Saturday, June 7, 2008

The long lost post of June 3

In the morning, I wake up inside my sleeping bag if it is cold (it was tres grados just the other day). The roosters are outside my window, and my madre and sisters shuffle on the other side of my door that closes with a sliding lock. There's the sound of a spoon sliding around a pot as they warm cocido, a milky concoction, or cafe con leche.

Sometimes I walk out of my room and my padre just starts talkin'. Even if you're a morning person, Guarani is to your ears like the bright sun is to your eyes.

mba'eichapa is how are you

mooguapa nde is where are you from.

When I actually memorize this, I can say: Che cherera Paulita. Che aspirante Cuerpo de Pazpegua. Che Estado Unidogua.

I am Paulette. I am a Peace Corps trainee. I am from the United States.

I didn't plan on becoming Paulita, but I was told that if I try Paulette, I'm going to become Paula, which brings up a lifetime of awkward memories of people getting my name wrong. So we kind of invented Paulita in the van on the way to meet my family. My friend Matt, who is right next door with my uncle and his impossibly adorable sons, is now Matteo.

When there is food ready, I hear "Paulita!" I poke my head out and see someone placing something on a table on our patio, where we eat and study. I eat first, usually looking down at a bowl of rice in liquid with chunks of meat. There might be small, minty pieces of bread with hard crust, or rolls or pieces of mandioca, the local potato-like substance. Paraguayans don't drink with their meals, but an arm with usually reach from behind me to place a glass of water by my plate. They have been educated on the odd habits of Americans.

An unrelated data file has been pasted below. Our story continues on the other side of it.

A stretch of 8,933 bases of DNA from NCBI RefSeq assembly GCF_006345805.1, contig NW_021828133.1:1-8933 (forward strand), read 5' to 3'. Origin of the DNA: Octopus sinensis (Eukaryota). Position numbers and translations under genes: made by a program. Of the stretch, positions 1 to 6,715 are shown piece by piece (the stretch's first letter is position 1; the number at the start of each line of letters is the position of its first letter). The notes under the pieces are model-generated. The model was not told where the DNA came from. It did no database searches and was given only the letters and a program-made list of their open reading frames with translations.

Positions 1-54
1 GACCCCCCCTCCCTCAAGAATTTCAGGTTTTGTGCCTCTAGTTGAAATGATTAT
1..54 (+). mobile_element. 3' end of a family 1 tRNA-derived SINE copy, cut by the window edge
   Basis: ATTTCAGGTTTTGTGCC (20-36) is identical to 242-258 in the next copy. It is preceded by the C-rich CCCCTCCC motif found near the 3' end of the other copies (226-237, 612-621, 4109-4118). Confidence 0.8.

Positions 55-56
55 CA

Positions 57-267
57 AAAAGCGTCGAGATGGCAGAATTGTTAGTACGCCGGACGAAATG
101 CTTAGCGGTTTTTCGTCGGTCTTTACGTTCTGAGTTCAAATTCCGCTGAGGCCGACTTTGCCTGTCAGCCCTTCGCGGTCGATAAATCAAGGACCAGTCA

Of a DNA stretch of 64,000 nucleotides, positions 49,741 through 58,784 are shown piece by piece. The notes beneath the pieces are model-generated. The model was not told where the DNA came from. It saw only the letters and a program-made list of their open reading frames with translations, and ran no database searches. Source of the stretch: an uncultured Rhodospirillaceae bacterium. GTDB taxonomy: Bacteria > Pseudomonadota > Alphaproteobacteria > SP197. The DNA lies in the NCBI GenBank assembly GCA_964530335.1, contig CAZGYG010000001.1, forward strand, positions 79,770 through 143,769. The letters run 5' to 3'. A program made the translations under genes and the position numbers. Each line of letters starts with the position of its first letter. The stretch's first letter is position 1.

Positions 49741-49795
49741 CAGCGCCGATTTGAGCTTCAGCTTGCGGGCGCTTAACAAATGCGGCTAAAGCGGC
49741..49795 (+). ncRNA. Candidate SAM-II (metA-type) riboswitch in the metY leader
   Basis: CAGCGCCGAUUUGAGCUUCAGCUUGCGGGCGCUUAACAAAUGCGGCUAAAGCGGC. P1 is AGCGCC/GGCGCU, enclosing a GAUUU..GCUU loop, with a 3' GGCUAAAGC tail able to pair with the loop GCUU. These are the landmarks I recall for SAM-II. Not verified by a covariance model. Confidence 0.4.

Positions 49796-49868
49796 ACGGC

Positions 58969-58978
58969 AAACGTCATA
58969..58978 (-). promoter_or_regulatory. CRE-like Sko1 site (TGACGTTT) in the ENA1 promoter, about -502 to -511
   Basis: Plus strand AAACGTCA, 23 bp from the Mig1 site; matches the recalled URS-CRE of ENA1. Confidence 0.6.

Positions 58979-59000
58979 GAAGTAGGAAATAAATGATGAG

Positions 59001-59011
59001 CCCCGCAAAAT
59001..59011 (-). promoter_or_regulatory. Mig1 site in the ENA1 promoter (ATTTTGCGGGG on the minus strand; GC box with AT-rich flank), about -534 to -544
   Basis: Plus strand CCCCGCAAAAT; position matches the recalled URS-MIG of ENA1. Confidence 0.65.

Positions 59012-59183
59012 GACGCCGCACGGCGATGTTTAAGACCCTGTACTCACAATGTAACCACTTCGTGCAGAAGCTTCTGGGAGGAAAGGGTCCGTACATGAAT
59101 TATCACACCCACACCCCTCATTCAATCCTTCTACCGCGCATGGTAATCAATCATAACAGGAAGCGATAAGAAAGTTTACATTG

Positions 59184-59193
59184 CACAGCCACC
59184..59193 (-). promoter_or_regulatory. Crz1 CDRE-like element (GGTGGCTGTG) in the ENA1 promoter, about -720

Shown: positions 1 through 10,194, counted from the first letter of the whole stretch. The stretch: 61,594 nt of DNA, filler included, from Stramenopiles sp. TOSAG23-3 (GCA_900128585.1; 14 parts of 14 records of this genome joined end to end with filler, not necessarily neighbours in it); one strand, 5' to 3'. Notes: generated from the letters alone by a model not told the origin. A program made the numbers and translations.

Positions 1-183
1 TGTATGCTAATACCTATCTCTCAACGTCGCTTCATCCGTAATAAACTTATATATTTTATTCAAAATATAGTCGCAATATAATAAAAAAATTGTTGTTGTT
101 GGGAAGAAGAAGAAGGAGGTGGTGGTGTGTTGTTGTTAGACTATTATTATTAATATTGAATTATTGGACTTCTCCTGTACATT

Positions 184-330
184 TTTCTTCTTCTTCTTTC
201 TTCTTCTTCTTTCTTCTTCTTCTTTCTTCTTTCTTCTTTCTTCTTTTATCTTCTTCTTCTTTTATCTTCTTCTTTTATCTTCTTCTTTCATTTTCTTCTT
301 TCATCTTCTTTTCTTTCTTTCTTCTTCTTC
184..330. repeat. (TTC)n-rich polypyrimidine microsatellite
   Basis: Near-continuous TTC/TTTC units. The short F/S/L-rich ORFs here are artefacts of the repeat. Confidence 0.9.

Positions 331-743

Paraguayans have their own special drink, which is closer to their heart than the frappachino is to mine. When it's warm it's called mate (ma-tay), and when it's cold it's terere (te with a machine gun blast of r's). It's served in a guamba, which is like the mug in the U.S. They look like mini barrels, and they can be decorated with your name, the logo of your favorite team, or some cutesy message. Next door, which teaching the children some English and watching Jurrasic Park 3 en espanol, Matteo and I drank from a promotional guamba for the local hospital, with it's logo and phone numbers. Everywhere you go you see people carrying these with a thermos of hot water under their arm.

They grind local plants to put in the cup, then they pour water over it and drink it through a straw with a filter. Everyone drinks one glass full, and they passes it. And yes, my germaphobic comrades, we all drink from the same straw.

I got the chance to play some games Sunday. After my siesta , my host sister Yessica, 12, took me over to where my other host sister, Mariela, 22, was playing loteria, kind of like bingo. We sat outside, a group of women surrounded by toddlers and kids leaning on their bikes. The hand-written cards lay on the table, and someone shakes a hollow coconut and drops out a small wood cylinder with a number on it. Then you place a piece of dried corn on that number, and hope to get a row so you can win the pile of Guaranis in the middle. Chickens clucked underneath us, hoping we'd drop our markers.